Al Jazeera journalist, moderator and Upworthy curator, bringing you the world with a British accent.
Hi, what’s your name?
Where do you hail from?
I was born in London after my parents moved to the U.K. from Lagos, Nigeria. I’m now based in Washington DC.
Who do you work for?
Full-time for Al Jazeera English and I also curate for Upworthy and write for PolicyMic when I have time.
Tell us a bit about you – how did you get to where you are today?
I always had a very clear idea of what I wanted to do as a broadcaster and journalist. I started early as a 14-year-old cub reporter for the UK’s first news talk station, LBC radio. I worked part-time for the BBC while studying English at Birmingham University and the day after I graduated I joined my local BBC radio station. Since then I’ve worked as a producer, reporter and presenter for all the UK BBC and commercial terrestrial television networks, BBC network radio, the World Service, Sky TV, CNN, NPR and now Al Jazeera.
What are your career highlights?
More than any one story I’ve covered, joining CNN and moving to Atlanta in 1999 and joining Al Jazeera in Washington in 2013 changed the course of my professional life. From a strictly storytelling point of view covering the 2005-6 Liberian election of Ellen Johnson-Sirleaf, the first female African head of state was memorable. Lots of dramatic stories attached to that Liberian adventure, including a shocking encounter with child soldiers, a nation still in trauma from a vicious civil war and how hurricane Katrina almost stopped CNN from covering one of the biggest stories to come out of Africa that year. I’ll be sure to tell some of them at Storyology.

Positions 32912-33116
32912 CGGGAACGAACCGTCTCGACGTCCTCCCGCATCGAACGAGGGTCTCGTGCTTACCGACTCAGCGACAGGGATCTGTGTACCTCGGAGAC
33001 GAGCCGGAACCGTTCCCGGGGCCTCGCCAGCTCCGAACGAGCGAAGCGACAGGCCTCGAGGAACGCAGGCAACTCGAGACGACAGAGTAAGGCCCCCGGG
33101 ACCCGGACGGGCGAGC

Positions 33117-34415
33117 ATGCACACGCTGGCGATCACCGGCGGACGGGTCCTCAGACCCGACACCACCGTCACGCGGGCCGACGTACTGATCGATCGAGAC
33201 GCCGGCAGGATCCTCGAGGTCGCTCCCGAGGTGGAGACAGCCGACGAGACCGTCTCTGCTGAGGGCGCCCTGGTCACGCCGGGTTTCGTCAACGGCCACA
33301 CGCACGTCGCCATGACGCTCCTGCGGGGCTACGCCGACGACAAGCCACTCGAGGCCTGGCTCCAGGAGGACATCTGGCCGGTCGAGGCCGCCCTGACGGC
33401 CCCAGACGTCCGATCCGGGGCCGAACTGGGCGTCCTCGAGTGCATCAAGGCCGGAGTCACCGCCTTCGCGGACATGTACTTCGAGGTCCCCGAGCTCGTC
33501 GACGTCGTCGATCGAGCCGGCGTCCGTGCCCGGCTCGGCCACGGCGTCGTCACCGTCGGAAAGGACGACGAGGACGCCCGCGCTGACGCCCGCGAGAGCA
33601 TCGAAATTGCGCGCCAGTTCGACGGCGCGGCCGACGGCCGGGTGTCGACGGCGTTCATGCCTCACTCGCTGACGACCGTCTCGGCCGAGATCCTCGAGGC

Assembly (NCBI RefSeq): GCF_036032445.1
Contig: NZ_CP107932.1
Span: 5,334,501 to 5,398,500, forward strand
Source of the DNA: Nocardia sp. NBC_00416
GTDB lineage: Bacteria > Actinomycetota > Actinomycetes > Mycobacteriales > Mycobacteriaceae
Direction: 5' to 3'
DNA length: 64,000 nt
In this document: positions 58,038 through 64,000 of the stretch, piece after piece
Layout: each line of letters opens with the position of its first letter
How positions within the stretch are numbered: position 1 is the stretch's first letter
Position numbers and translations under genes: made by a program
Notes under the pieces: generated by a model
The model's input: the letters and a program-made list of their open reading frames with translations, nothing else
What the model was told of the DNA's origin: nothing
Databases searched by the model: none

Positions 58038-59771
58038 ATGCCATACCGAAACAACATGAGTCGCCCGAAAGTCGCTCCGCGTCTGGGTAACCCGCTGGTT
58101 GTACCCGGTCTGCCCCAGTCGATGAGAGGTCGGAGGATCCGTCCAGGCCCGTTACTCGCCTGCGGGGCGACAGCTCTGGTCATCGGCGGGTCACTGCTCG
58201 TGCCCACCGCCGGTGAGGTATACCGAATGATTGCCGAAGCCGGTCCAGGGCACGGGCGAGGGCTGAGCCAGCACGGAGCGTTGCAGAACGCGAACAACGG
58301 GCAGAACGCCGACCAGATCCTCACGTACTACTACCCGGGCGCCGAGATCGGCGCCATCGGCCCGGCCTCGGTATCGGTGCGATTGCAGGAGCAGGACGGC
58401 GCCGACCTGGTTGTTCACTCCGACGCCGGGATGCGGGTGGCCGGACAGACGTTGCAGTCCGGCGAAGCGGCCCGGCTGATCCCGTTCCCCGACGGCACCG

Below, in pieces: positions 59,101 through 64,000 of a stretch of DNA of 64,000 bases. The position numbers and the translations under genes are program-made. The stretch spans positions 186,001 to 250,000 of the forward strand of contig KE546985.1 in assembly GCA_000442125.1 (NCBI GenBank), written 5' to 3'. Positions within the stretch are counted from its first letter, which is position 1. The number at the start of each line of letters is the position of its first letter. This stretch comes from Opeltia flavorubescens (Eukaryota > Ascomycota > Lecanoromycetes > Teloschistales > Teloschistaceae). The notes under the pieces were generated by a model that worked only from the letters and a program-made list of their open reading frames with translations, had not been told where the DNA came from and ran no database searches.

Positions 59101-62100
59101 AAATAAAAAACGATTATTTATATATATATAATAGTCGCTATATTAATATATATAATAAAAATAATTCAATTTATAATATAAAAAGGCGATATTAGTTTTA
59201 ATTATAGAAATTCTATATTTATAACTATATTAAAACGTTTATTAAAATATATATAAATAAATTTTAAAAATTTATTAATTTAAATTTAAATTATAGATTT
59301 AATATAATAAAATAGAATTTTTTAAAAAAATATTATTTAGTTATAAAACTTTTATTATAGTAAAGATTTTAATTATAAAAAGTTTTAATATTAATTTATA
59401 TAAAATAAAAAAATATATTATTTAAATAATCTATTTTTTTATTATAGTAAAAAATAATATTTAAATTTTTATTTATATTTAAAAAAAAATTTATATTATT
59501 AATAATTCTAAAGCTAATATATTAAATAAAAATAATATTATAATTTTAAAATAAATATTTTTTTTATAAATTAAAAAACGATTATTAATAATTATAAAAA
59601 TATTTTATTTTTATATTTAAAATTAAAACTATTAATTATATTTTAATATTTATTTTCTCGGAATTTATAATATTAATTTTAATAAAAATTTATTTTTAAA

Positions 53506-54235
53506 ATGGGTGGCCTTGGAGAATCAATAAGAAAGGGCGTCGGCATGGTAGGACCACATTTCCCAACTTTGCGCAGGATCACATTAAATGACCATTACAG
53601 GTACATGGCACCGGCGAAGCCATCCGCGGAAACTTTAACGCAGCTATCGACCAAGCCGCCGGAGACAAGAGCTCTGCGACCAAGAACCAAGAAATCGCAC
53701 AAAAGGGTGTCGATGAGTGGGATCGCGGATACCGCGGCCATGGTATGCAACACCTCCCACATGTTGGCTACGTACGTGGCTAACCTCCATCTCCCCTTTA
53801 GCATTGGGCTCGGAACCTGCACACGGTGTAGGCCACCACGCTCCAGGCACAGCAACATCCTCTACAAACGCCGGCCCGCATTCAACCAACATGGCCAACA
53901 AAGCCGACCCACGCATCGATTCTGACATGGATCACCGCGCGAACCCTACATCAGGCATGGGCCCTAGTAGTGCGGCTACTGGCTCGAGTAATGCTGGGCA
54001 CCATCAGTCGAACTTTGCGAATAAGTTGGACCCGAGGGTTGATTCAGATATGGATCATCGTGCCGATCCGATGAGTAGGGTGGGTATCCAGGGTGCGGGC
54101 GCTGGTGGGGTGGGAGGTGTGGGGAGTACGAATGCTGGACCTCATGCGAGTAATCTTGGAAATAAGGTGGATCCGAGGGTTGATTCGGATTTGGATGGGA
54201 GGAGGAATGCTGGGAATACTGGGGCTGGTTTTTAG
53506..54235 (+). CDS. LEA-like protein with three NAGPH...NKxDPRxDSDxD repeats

Who or what inspires you to get out of bed in the morning?
The three obnoxiously loud and annoying alarms I have set to ring on my phone for an hour, as I’m an extreme snoozer.
Which other storytellers do you admire?
Jon Snow and his Channel 4 News team, Al Jazeera’s “Fault Lines” documentary unit and Eddie Izzard.
What do you plan to share at Storyology?
My experience of how social media has created some unique storytelling opportunities and how to make the most of them. Plus some behind the scenes revelations about how the sausage gets made on international television.
Where can we find you?
“The Stream” is live on Al Jazeera English Mon – Fri. You can also stream “The Stream” live at stream.aljazeera.com and watch old episodes there too.
LinkedIn: Femi Oke
Femi Oke’s travel to Australia is supported by Al Jazeera